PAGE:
The old adage is true. What was meant to destroy me has made me stronger. An illness I thought would destroy my desire for food and its aftermath is the driving force for how I enjoy food more and more.

In about two days, I will join the local advocacy group W.E.A.N. - Charlotte for a holiday get-together at disability-friendly Cheddars restaurant in the University area of Charlotte. It will be the first restaurant/food spot review since October. I can't wait! I intend to savor every dish...and maybe even those of my dining mates! I am a foodie reborn!

Stay tuned...

Readers Turn to Share: 
What has made you stronger though you were convinced at first it wouldn't?  How has it changed your  relationship to ordinary things in life or social interactions?

Wednesday, December 5, 2012

Cooking Is Therapy

Image created by Ops! Studio
I am sure others could write more eloquently on this subject. There are programs that use cooking as a rehabilitative program for people who are marginalized in society. There are cooking classes for children with autism. So, I know there are experts in the field of therapy who could take this and make it into a dissertation. But, my ability to focus has changed since I became ill over a month ago, so I am only going to write what I can.

Every day is a struggle for me lately. Not sure whether it was the original illness or the steroids that followed, but my cognitive skills have suffered. Not really complaining, but between that and the loss of the ability to smell and taste clearly, writing a blog about food has changed position on my priority list.

Until just about an hour ago.

Just about an hour ago, I took out all the ingredients for my Pumpkin Bread recipe. What started out as a simple recipe downloaded from a food site has turned into an annual ritual for my family, neighbors and friends. As I took everything out, I could feel my spirits rise just a bit. Then I went and sat down.

I am not one to linger on the negativity, but I felt overwhelmed. Just to do a simple recipe that I've done many times before seemed too much. After another 20 minutes went by, I returned to the kitchen and began to measure and mix my ingredients.

And, then it happened. I felt whole. Measuring the spices, mixing my dry and wet ingredients separately, pulling upon the knowledge I know is stored in my head; all this felt exhilarating!

As everything became incorporated and I poured the batter into two floured and greased glass loaf pans, the sense of accomplishment was almost palatable, and I heard the words in my mind: Cooking Is Therapy. that was all I needed to hear and know.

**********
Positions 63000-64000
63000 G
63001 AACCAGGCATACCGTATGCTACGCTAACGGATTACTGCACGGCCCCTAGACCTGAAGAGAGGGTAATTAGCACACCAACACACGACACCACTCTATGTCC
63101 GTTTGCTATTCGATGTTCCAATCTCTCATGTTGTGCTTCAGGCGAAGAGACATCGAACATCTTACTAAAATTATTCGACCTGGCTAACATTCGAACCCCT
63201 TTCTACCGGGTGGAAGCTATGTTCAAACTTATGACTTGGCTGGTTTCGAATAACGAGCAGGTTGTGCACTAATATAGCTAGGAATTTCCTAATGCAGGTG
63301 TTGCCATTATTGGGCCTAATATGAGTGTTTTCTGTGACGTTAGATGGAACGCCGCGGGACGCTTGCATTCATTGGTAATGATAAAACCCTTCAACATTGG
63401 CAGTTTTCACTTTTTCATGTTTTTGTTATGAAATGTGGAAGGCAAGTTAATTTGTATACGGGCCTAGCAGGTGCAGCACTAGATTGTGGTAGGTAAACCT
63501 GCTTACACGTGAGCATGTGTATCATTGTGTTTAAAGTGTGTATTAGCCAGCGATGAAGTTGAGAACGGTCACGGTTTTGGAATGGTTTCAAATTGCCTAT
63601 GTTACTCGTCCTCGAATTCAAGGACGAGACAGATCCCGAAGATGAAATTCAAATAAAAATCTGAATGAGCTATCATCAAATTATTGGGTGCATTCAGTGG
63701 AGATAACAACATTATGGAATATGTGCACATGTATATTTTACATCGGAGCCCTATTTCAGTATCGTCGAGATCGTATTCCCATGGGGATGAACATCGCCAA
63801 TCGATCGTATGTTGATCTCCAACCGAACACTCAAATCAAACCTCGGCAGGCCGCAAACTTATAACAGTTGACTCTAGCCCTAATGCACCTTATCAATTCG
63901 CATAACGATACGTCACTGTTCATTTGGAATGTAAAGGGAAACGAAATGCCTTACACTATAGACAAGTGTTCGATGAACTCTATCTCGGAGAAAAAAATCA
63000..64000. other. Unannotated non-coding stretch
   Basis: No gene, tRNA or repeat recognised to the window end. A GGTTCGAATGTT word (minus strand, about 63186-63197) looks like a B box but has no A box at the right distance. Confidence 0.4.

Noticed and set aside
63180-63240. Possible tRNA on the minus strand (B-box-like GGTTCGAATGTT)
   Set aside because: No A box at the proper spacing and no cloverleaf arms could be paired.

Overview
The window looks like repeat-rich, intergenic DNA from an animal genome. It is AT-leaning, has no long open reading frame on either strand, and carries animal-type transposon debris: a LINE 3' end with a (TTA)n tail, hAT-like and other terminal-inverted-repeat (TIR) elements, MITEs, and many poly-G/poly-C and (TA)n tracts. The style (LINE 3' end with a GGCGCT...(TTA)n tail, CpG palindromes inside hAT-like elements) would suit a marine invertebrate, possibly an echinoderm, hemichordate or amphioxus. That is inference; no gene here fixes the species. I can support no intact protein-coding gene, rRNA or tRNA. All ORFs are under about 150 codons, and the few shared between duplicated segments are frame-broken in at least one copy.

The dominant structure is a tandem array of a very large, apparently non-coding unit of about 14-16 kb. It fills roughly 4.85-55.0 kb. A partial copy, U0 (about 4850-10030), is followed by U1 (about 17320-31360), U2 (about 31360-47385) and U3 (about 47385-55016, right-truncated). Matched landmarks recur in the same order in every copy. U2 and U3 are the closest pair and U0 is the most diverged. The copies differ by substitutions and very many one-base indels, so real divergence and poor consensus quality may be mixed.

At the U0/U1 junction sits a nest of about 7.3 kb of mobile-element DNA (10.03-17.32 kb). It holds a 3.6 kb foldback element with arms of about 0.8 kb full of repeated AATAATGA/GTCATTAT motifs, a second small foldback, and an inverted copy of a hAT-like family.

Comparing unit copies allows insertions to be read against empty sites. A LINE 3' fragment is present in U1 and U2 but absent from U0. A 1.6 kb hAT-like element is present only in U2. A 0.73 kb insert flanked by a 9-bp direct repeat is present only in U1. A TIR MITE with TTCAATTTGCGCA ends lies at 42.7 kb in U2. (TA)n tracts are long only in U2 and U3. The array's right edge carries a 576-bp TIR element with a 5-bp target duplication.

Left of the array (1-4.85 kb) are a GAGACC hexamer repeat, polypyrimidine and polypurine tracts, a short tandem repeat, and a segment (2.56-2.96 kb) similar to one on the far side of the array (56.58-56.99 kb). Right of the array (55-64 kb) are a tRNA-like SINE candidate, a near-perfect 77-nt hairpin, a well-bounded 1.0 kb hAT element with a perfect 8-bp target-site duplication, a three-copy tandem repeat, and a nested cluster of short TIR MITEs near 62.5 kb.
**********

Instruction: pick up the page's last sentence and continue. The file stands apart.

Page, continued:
It may be that I will always need a taste-tester. And it is difficult to accept that for an indefinite period of time, I am without the ability to taste and smell clearly. It has rocked my little foodie world.

But, today, after sliding the pans into a 350 degree oven, I felt the desire and capacity to write about this experience; a capacity I haven't felt for nearly six weeks.

Two glass loaf pans in the oven!
I can't say whether my writing will be the same. I know two of my sense are not. Just faintly, I caught the scent of nutmeg, allspice, cinnamon and clove as I added them to the dry ingredients. A little stronger was the sweetness of the batter (the sense of sweetness is the only one that has returned to a decent level) and I remembered how well it went with a Spiced Cream Cheese Dip. I may have to write from memory and share only the past. But, cooking is my therapy. It is my gateway to the world and a way to continue to share and connect.

As the holidays approach, I will continue to make sweet treats for my family (my sister is supposed to ship cinnamon baking chips next week!). It is okay to talk about sweet things this time of year and if it spurs my cooking and writing, all the better! If you are not into home baking or are just looking for good sweets around Charlotte, NC, please don't forget our local bakers and confectioners. Here are some of my favorites. Please feel free to list some of your local or online favorites!

Charlotte, NC
- Nona Sweets
- Southern Cake Queen (Mobile)
- The Blushing Bakeshop
- Suarez Bakery